January 26th to January 29th 1996
Location.Hyden is approximately 350 kms east southeast of Perth (Western Australia). The trafficable track starts on the East side of Hyden. It ends at Coolgardie, 560 kms east of Perth. Hyden to Coolgardie via Holland Track 354kms. The track runs through a low acacia and Eucalyptus vegetated of low rainfall type. The track is, for the most part sandy. It runs through gold mining areas and remnants of the history can still be seen. New mines are also present in one area and care must be taken not to use exploration and development tracks. If radio controlled blasting is being used, CB radios are DEFINITELY not appreciated.
It is a dry area, you have to carry your own water. Fuel available at Hyden
and Coolgardie only.
HistoryThe Track was designed as a short cut for the miners
DescriptionPat with Stewart, Pippa, Hannah and Stuart set off early towards Hyden. This was to enable our guests to see Wave Rock and other beauty spots around Hyden. Nigel and Chris were to leave later as a result of a rowing commitment. Nigel met up with them at 1445.
Following a short repast, the two Landcruisers turned their bonnets
eastwards and drove to the start of the Holland track.
This was found with no difficulty and photos. were taken of the plaque. A
short drive of 17 kms. took us to Sheoak Rock
where Stuart noticed one of the UHF antennae was absent. The track was sandy
and overgrown. Eucalyptus branches reached across the track and threatened
to remove roofracks or puncture the spare wheels on the racks.
We camped at Sheoak Rock (left) near a Trig. station. Once the camp was set, dinner was prepared and the kids went exploring. Stewart, Stuart and Chris practiced with the stock whip and soon muffled expletives were sounding around the bush.
Day two saw us following the ever narrowing track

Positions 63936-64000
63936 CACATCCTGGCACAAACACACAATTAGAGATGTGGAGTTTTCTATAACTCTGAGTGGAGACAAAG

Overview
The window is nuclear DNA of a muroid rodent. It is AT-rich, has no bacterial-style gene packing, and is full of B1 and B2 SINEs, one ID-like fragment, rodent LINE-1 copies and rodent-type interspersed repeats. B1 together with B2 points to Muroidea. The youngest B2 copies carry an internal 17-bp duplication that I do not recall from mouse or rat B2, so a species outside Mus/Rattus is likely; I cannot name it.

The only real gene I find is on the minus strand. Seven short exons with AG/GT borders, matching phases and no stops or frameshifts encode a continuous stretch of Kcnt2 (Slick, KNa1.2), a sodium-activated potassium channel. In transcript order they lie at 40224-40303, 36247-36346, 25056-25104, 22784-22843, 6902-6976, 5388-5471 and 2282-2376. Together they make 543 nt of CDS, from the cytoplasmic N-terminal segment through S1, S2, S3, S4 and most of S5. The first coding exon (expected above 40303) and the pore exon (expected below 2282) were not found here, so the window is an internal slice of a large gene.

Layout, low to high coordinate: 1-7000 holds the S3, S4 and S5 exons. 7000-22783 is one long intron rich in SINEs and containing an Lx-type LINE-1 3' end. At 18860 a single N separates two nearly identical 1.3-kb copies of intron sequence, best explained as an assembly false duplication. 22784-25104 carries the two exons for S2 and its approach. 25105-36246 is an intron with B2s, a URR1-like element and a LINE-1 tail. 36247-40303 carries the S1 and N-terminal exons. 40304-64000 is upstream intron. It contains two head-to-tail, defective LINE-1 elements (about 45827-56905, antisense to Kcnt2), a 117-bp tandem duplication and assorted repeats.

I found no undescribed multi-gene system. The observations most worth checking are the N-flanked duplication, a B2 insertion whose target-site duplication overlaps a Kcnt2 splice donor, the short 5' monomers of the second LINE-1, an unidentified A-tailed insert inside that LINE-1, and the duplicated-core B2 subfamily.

in a North-easterly direction. A Gnow's (Mallee Fowl) nest is past 10kms
past She-Oak rock. This used to be a common bird but is now only seen in
small pockets in the bush areas.
Wing-mirrors received a battering and eventually Pat's nearside mirror parted company with the vehicle. As you cross the Forrestannia road, some Gnamma (water) holes are seen. Much of the track was easy to follow however, the section through Bounty Mine was a little trying as many shotlines and mine tracks caused confusion. North of Bounty mine, the smell of sandalwood permeated the air, this tree is much in demand for export to the Orient. Very few "Puller's" licences are granted. Sandalwood is harvested by pulling it from the ground.
Lunch was taken at Centenary rocks - a sheltered area where the track forks.
At Newbey Rocks, we encountered a group of 5 vehicles from Midland and
exchanged yarns. Here, the tracks crosses smooth granite outcrops, and care
has to be taken to ensure the track continuation was found on the far side.
The ground around the rock is soft, so beware.
We camped on the second night at Thursday Rock. A good camp spot can be found under trees. This provides good shade from the Goldfield's Sun. In the correct season, open fires are possible, but try and bring your wood with you. The main rock is a granite outcrop on which good walks are possible. The views are dramatic.
Day three saw us heading towards Coolgardie and Kalgoorlie. A visit to Hannan's North mine was the start of the entertainment. This was shortly followed by "Hunt the Purse" as Hannah noticed she had become separated from hers! It was rapidly retrieved. Next stop was the Museum of the Goldfields. Nigel found the bookshop section- and did what comes naturally.
As evening approached, we headed to Kanowna for a camp site.
(previously called White Feather) is a Goldfields ghost-town.
Many unmarked mine shafts are present and great care has to be taken. Carry
a torch at night. Finding a pleasant spot, Pat prepared another banquet
from the crumbs Stuart had missed. The boys and Hannah went sand
tobogganing. This was performed at reckless lengths and much to the regret
of Stuart's foam mattress. Old mine workings were explored. The next morning
saw Chris stung by a bee and soon after Stuart suffered the same fate.
On the way from Kanowna we visited the 2-UP ring and Mount Charlotte look-out in Kalgoorlie. 2-UP is a coin based gambling game and is an Australian tradition.
We returned home after lunch at Coolgardie Roadhouse and an uneventful drive. An interesting route down Holland's track and worth repeating with a little more time.
- Nigel Buxton
June 1997: The track has been badly damaged due to use in wet weather and the WA 4WD movement has placed a 12 month moratorium on the use of the track.
 October 1998:
[...] I have a small bone to pick concerning the
Hollands Track page. It states that the track originally started at
It starts at a town on the Great Southern Hwy, approx
300kms S.E. of Perth called Broomehill. As a resident of Broomehill,
which is very proud of the fact it's the start of the Hollands Track, I
hope you will correct this mistake and save any confusion for those not in
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